The Early Modern Commons

Search Results for "Eighteenth Century"

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Your search for posts with tags containing Eighteenth Century found 281 posts

Taylor, “Coffee & the Body,” ECJ Spring 2021

Scott K Taylor (me!), “Coffee and the Body: From Exoticism to Wellness in Eighteenth-Century Europe,” Eighteenth-Century Studies 54/3 (2021). I promise there’s some Spain in there.
From: EM Spanish History Notes on 5 May 2021

Working with Translations in the History of Political Thought

The Europa regina from Sebastian Münster’s Cosmographia (C16th).   As part of my project on ‘English republican ideas and translation networks in early modern Germany’, I look at the ways in which ideas from the English...
From: The History Woman's Blog on 4 May 2021

‘Quelque chose de piquant’ – Voltaire on marriage, adultery, society, and the Church in Questions sur l’Encyclopédie

Encyclopédie, vol.1, title page. (Public domain image) The article ‘Adultère’ in the Encyclopédie, ou dictionnaire raisonné des sciences, des arts et des métiers was written by abbé Claude Yvon and...
From: Voltaire Foundation on 18 Mar 2021

What do children do with books?

A key concept in childhood studies since the 1970s, children’s agency has recently returned to the heart of the reflections of a group of childhood historians. The conference Se soustraire à l’empire des grands. Enfance, jeunesse et...
From: Voltaire Foundation on 11 Mar 2021

Workshop: ‘Ideas and translation in early modern Europe’, Newcastle, 22 April

As part of my Marie Sklodowska-Curie Fellowship I am organising my first little workshop at Newcastle University to bring together historians and literary scholars with cognate interests in the area of translation and ideas transfer. It is intended as...
From: The History Woman's Blog on 28 Feb 2021

Gender Concealed: How to get a boy in the early modern era

Gender reveal parties, which started some time in the 2000s, have become increasingly elaborate and Instagram worthy. Some excessive stunts have even caused raging wildfires. When I was younger these parties weren’t around but I do remember old...
From: Early Modern Medicine on 10 Feb 2021

Re-reading old history books

Caroline Robbins’ classic. Part of the joy of starting a new research project is that you get the chance to read a lot of new literature. I am currently reading about translation and conceptual history, book history and the history of English republicanism....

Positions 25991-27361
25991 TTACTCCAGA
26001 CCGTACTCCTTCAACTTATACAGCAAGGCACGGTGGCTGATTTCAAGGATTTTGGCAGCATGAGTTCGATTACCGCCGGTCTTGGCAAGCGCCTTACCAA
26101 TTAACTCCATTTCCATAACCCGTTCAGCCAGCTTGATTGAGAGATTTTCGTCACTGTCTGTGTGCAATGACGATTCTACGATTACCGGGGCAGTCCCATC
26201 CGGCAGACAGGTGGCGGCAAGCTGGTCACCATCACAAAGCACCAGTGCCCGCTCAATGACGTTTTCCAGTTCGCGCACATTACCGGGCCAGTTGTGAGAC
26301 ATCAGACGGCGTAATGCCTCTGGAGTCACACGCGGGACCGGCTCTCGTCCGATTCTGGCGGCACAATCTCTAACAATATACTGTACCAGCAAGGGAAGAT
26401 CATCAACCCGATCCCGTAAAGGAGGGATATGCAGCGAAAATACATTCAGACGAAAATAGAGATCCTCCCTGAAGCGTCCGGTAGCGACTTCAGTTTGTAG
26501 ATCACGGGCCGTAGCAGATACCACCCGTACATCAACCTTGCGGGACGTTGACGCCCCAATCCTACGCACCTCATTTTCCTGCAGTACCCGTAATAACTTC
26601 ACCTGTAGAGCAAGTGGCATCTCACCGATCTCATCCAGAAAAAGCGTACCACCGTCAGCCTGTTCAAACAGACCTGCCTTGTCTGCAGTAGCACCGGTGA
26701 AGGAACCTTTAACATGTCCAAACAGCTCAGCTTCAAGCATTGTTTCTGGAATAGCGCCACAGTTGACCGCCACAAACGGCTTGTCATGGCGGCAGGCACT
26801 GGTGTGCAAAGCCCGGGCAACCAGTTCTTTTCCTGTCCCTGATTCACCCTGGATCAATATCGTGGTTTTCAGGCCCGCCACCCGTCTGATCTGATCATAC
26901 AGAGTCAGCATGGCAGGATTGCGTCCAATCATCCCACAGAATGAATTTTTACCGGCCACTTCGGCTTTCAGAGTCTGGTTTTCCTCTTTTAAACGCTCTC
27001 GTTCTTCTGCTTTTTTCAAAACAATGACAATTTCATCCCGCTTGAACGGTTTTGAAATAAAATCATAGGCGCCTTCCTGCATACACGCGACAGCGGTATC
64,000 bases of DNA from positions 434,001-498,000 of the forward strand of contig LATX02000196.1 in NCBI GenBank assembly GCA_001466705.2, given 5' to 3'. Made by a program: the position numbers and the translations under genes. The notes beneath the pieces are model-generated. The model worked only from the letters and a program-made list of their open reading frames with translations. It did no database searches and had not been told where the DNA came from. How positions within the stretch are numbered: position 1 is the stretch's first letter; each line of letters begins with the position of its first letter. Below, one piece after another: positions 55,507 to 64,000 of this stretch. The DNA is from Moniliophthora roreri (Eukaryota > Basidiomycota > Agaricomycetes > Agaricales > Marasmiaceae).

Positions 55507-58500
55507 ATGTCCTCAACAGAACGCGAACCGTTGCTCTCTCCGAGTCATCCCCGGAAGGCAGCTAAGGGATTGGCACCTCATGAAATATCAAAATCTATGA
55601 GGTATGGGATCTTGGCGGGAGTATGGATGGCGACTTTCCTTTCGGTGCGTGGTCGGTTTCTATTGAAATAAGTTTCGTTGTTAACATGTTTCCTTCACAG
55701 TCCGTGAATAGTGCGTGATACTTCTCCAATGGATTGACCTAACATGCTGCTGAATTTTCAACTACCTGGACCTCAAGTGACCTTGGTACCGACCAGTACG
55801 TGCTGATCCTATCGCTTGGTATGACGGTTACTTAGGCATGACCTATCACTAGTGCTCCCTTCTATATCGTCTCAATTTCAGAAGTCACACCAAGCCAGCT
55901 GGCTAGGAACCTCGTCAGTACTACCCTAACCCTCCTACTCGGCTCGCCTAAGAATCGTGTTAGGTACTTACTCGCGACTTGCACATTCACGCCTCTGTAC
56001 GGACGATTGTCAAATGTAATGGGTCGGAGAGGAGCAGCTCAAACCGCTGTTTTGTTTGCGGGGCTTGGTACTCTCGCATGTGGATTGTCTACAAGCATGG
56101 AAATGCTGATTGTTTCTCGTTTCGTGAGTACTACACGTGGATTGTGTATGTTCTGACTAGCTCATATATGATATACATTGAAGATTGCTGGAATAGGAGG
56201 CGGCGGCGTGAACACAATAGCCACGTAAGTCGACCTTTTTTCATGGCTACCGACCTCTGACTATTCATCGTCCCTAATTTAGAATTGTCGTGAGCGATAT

From: The History Woman's Blog on 22 Jan 2021

Bulk Medicine and Waged Labor in Eighteenth-Century London

By Zachary Dorner In the eighteenth century, druggists, chemists, and apothecaries began producing medicines in larger quantities for sale in a variety of markets, resulting in a more coherent manufacturing sector in Britain. Making medicines at...
From: The Recipes Project on 24 Dec 2020

What Germans made of the English Revolution

The Works of John Milton in an C18th edition held at Leipzig University. Library. I know, it does not seem the best time to start a new research project in the midst of a pandemic. To begin with, many libraries and archives are still shut or operating...
From: The History Woman's Blog on 9 Dec 2020

The Literary and scientific stakes of transgender in eighteenth-century Italy and England: the case of Catterina Vizzani

The power of narrative prose to capture, represent, and inspire transgender lives bursts forth in the pages of the new anthology, Resilience, reminding us that identities remain invisible until they are featured in fictional enactments, documentaries,...
From: Voltaire Foundation on 5 Nov 2020

“Stop, here is the empire of death”

Ancient Romans buried their dead outside city walls to avoid contamination.  Medieval Christians, in contrast, kept their dead close, in churchyards or even within church walls, in crypts below the nave or entombed in the floor.  Later, elaborate...
From: Anita Guerrini on 24 Oct 2020

Voltaire and Choiseul: the ever-evolving French diplomacy of 1759-176

Louis XV, by Maurice-Quentin de La Tour (1748). In May 1759 king Frederick II of Prussia sent Voltaire a poem disdaining the French king Louis XV (see Mémoires pour servir à la vie de Monsieur de Voltaire, OCV, vol.45C, p.439) and insulting...
From: Voltaire Foundation on 20 Aug 2020

Lockdown leisures: how the eighteenth-century Parisian lady would have kept herself busy

François-Hubert Drouais, Madame de Pompadour at her Tambour Frame, 1763-1764. (The National Gallery, London) Removed from the ceremony and allegory of much court portraiture, Madame de Pompadour at her Tambour Frame by François-Hubert Drouais...
From: Voltaire Foundation on 23 Jul 2020

Revisiting He Bian’s Fetch Me at Pearl Nest Street: Rhubarb Pills as Panacea in Qing China

Today we revisit He Bian’s fascinating post from 2018. Here, He tells us about the global trade in Chinese rhubarb (dahuang) roots, panaceas and notions of difference in premodern theories of the body. Fascinated by this post and want to learn more...
From: The Recipes Project on 2 Jul 2020